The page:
De-mystify BYOD (Bring Your Own Device)

How many of you have heard the term “Bring your own device” or “BYOD” thrown around but didn’t fully understand what it means? Well today, especially in the workplace, employers are beginning to allow individuals to bring and use their own technology at work. On the hand, this trend has resulted in an overall increase in employee satisfaction and creativity, but on the other, it has also created a sense of confusion.

BYOD policies are becoming increasingly popular in today’s business world.  A study by Unisys found that 44% of job hunters find employment at a business more attractive if it offers a BYOD policy.  Likely, most companies will accommodate this desire; a study by Gartner predicts that by 2017 half of employers will require their employees to bring their own devices.  But what about the compatibility problems that accompany switching to a BYOD policy?

If your employees are all bringing a different device, how will every device be able to work together with your current AV system?  After all, you want your employees to be able to plug in their devices for display during presentations and collaborate.

That’s where Audio-Video Group comes in –  We can help you update your AV system to make the transition smooth.  While switching to a BYOD policy may be inevitable, the problems that accompany it are not.  Here are two paths that your business will need to consider when implementing a BYOD policy.

Path one: Go HDMI!

teamwork-banner.135456The first solution to make a BYOD policy run smoothly in your workplace is to convert everyone to HDMI.  HDMI, which stands for High Definition Multimedia Interface, is simply a way of transferring compressed or uncompressed video enabling it to be displayed on different screens.  HDMI outputs are standard on many laptops, but not on tablets and smart phones.  Luckily, there are a plethora of HDMI adapters so that every device can be made HDMI compatible; everything from USB to VGA can be converted.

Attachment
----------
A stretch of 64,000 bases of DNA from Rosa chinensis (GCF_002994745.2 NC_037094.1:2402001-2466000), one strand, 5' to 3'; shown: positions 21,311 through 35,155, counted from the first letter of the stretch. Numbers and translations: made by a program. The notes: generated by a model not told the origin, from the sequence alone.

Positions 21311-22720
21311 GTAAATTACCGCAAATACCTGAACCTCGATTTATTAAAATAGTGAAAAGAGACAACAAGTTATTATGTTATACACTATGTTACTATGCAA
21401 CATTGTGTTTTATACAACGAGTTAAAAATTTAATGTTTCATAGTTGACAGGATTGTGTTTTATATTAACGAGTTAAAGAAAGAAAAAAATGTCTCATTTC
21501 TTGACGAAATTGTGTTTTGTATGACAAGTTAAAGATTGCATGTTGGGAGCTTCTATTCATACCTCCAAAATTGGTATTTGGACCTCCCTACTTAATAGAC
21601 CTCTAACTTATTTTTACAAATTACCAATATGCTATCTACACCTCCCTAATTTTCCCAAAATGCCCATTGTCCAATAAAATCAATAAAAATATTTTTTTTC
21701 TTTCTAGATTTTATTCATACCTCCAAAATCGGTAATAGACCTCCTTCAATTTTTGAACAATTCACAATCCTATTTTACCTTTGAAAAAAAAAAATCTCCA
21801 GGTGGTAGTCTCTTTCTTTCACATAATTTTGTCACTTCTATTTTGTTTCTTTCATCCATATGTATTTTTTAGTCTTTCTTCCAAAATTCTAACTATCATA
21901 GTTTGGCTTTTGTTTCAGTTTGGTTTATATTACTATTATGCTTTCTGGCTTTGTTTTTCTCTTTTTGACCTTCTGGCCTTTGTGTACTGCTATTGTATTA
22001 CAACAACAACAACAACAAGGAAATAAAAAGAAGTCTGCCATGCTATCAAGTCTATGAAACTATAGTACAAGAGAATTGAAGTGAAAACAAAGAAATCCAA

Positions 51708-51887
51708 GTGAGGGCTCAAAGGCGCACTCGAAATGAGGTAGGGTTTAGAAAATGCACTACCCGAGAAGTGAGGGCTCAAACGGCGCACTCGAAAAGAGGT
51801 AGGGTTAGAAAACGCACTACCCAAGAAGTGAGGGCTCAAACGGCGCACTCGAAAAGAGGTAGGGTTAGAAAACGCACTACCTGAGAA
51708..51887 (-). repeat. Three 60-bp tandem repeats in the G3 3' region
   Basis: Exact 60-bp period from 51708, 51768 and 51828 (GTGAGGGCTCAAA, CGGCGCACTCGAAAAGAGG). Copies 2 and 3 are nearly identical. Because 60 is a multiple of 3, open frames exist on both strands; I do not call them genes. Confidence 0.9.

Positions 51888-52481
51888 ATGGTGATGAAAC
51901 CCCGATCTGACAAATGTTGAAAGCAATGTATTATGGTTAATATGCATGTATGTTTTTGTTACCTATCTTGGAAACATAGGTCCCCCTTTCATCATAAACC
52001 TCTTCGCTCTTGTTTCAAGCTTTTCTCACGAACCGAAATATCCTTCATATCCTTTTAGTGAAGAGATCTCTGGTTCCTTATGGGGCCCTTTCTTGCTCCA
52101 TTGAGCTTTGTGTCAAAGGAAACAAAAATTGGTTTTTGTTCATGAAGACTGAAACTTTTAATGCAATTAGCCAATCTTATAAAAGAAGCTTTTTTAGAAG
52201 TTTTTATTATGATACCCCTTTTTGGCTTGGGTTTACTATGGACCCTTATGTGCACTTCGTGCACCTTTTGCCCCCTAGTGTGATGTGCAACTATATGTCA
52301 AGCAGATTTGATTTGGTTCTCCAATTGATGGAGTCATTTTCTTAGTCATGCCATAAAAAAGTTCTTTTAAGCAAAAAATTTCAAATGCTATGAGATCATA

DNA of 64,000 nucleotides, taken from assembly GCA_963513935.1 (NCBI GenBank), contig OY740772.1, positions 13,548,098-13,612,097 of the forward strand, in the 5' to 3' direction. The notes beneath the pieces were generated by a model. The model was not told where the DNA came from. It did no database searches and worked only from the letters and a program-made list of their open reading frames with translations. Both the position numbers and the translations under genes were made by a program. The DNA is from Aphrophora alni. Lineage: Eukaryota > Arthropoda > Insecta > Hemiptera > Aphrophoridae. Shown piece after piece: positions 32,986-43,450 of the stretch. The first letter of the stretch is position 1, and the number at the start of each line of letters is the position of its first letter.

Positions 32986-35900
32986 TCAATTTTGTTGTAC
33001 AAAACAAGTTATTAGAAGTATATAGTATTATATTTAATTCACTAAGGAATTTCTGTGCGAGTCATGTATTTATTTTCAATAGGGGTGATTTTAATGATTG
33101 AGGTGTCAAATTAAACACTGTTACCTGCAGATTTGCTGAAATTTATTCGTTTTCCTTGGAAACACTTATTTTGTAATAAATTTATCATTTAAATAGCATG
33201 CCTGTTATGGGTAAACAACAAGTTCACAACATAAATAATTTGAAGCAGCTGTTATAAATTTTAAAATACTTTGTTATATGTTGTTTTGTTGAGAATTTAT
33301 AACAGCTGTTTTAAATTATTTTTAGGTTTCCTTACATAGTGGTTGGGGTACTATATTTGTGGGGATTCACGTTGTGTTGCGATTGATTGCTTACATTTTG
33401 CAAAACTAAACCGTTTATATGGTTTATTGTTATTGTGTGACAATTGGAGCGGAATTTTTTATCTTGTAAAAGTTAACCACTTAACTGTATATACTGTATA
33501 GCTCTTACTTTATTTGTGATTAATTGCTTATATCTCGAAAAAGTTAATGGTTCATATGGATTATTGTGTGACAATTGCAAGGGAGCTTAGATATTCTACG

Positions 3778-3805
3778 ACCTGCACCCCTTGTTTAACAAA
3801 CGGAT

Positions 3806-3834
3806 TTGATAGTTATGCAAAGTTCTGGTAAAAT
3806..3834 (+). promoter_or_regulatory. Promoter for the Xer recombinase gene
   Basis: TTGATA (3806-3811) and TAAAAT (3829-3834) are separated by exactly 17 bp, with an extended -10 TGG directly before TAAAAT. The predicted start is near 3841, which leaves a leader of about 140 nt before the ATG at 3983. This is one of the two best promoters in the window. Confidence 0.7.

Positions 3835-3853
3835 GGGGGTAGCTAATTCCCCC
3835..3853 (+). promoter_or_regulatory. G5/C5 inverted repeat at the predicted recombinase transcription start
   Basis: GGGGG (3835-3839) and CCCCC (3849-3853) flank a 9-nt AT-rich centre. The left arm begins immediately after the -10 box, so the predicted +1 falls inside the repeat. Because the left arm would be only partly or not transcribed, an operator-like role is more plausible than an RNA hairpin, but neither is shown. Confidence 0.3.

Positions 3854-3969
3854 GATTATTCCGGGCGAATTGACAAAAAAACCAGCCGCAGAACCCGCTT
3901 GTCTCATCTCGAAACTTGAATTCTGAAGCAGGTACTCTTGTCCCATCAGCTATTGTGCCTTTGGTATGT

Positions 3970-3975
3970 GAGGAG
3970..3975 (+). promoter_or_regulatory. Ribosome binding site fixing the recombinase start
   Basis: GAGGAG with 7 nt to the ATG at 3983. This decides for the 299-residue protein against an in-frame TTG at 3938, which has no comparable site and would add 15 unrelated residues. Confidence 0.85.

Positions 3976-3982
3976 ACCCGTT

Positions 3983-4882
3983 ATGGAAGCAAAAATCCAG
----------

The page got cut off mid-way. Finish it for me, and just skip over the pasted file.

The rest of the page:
So the Team here at Audio-Video Group suggests that you require all of your employees to have an HDMI adapter, and your system will run as smoothly as ever, no matter what device your employees choose to bring.  So when your employee brings that new Samsung phone in, make sure they bring an HDMI adaptor with them!  Another great thing about HDMI is that it is forward compatible, so for the foreseeable future, you won’t need to switch to a different connector.


Path Two: Wireless

iStock_000021274290SmallInstalling a wireless system is another way to make a BYOD policy work from an AV standpoint.  Today more and more households are becoming familiar with AppleTV and Chromecast, but what if we told you can bring those features into the office with commercial products, Barco Clickshare and Creston Airmedia?

Using a product such as Creston Airmedia, allows your employees to use their mobile devices at meetings to present and share content wirelessly. In a matter of seconds an employee can walk into a room and wirelessly display a presentation or report from their laptop, smartphone or tablet. Creston developed this with you in mind, so it’s aesthetically pleasing and rather simple – no messing around with hardware inputs or determining which cord goes where.

A second useful product is Barco’s ClickShare also known as “The one click wonder.” Again, this commercial product was developed with you in mind and makes collaboration easy. The only glaring limitation and difference between Quickshare and Airmedia is that ClickShare requires that the displaying be attached to a USB powered button.


If you have questions about making a BYOD policy run smoothly in your workplace, Audio-Video Group would love to help.  Call us at 301.668.4448 or visit our website, today to find out how we can help you make your transition to BYOD as smooth as possible.

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